The revised syllabus of R13 proposed by JNTU consists of 5 units.
    1. Force/Torque & their Resultant/Equillibrium
    2. Friction & Power Transmission
    3. Centroids & Moments of Inertia
    4. Kinematics & Kinetics
    5. Work/Energy & Vibrations

    Download the Session Plan from the given link. It contains the topics & number of classes required to complete them. Along with the basics needed to understand it completely. So that before attending the class for that particular topic you may brush up with the basics from your school or pre-university/intermediate books.

    Hope you'll enjoy the subject. Will keep posting as I go ahead with different units.

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    You can post any questions about the subject you have. I'll try to give an easiest answer.

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    Lets take a basic approach by trying to reason out what is force & how it can be fully defined.
    Visit my blog for more

    Force: A push or pull applied on an object.

    We can have more force or less force i.e. it can be compared. Hence a force is a quantity. Ex: The force needed to lift a mountain is too much & the force needed to lift a feather is very very small. Apart from these extremes there are numerous little differences that forces can have.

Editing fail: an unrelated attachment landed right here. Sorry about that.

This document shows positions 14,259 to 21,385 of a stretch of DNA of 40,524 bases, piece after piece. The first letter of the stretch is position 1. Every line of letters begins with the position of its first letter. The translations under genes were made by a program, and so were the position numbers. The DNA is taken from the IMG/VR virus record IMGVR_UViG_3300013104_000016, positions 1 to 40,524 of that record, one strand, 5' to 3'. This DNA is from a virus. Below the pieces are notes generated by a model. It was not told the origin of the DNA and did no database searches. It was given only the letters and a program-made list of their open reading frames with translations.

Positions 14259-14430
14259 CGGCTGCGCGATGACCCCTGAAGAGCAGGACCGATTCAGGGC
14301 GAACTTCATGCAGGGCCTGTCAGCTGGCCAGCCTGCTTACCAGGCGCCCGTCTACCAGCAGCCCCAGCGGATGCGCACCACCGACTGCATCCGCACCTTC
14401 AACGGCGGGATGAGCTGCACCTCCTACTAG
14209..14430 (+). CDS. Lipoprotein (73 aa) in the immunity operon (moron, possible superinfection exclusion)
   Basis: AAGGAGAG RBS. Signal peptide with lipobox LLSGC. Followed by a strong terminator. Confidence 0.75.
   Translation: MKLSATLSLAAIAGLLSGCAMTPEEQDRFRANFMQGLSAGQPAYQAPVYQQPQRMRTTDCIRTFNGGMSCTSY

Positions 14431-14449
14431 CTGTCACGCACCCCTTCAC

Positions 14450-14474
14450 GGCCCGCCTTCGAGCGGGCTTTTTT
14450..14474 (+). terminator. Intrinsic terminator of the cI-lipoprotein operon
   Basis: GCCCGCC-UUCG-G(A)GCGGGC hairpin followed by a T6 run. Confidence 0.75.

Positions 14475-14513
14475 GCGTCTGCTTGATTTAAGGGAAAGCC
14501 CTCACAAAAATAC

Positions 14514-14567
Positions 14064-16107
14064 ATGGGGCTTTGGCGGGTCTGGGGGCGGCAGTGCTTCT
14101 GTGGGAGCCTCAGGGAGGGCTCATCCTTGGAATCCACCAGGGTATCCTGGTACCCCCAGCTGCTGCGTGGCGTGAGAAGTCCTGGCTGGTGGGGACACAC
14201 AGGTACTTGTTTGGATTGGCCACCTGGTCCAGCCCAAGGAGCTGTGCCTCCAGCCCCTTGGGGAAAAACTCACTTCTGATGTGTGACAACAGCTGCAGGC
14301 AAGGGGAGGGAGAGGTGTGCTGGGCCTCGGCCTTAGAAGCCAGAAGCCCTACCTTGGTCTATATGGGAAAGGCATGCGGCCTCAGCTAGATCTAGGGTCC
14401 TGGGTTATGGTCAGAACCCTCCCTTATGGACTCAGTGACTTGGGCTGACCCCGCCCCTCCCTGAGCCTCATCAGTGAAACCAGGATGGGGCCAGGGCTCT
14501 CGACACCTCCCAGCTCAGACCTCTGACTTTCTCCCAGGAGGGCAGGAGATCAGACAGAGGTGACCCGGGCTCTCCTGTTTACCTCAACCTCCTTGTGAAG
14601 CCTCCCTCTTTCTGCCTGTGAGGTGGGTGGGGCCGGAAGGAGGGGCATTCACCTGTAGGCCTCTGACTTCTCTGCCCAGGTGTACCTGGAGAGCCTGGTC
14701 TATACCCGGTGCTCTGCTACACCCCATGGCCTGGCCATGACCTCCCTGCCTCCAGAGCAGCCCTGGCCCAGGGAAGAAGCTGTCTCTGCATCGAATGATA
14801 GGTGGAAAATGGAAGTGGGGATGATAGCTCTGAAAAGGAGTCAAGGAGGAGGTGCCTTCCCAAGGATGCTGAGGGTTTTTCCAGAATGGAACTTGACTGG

So how do we compare quantities that differ by small amount?
    Simple – divide one with other & tell the ratio. Say, the force to lift mountain is a thousand or lakh (depending on difference) times that to lift a feather.

    So now you can compare. But what if we have more than 3 values to be compared?
    Hm… this way we’d have more than 3 ratios & keeping track of them’d be difficult.

    So what to do?
    Simple – chose a standard value of quantity & find ratios of all others with respect to that standard. This standard value of a quantity is called a unit. The unit of a force is N (newton) which is the force which results in acceleration of 1 m/s^2 when acting on a mass of 1kg. i.e. 1 N = 1 Kg.m/s^2.

    Every quantity can be given a fixed unit & all the differences can be represented as a ratio, a numerical value multiplied with the unit quantity, which is called Magnitude. Ex: if a force is 20 N, it means that the force is 20 times a newton & 20 N is its magnitude.

    But wait, force is more. Just a magnitude is not enough to define it. We need a direction as well. Ex: applying force in one direction closes the door, but apply it in reverse direction & door will open.

    The result of the two forces is different, so they can’t be same. Even though they have the same magnitude they have two entirely different quantities. Again the opposites are just extremes, forces may have all the small differences in their directions. The directions may sometimes also be in 3 Dimensions.

    The quantities which need a magnitude as well as a direction for getting fully defined are called as vectors. So, force is a vector.

    So we know following points about force:

    - Its a push or pull that may result in acceleration i.e. change of velocity &/or direction.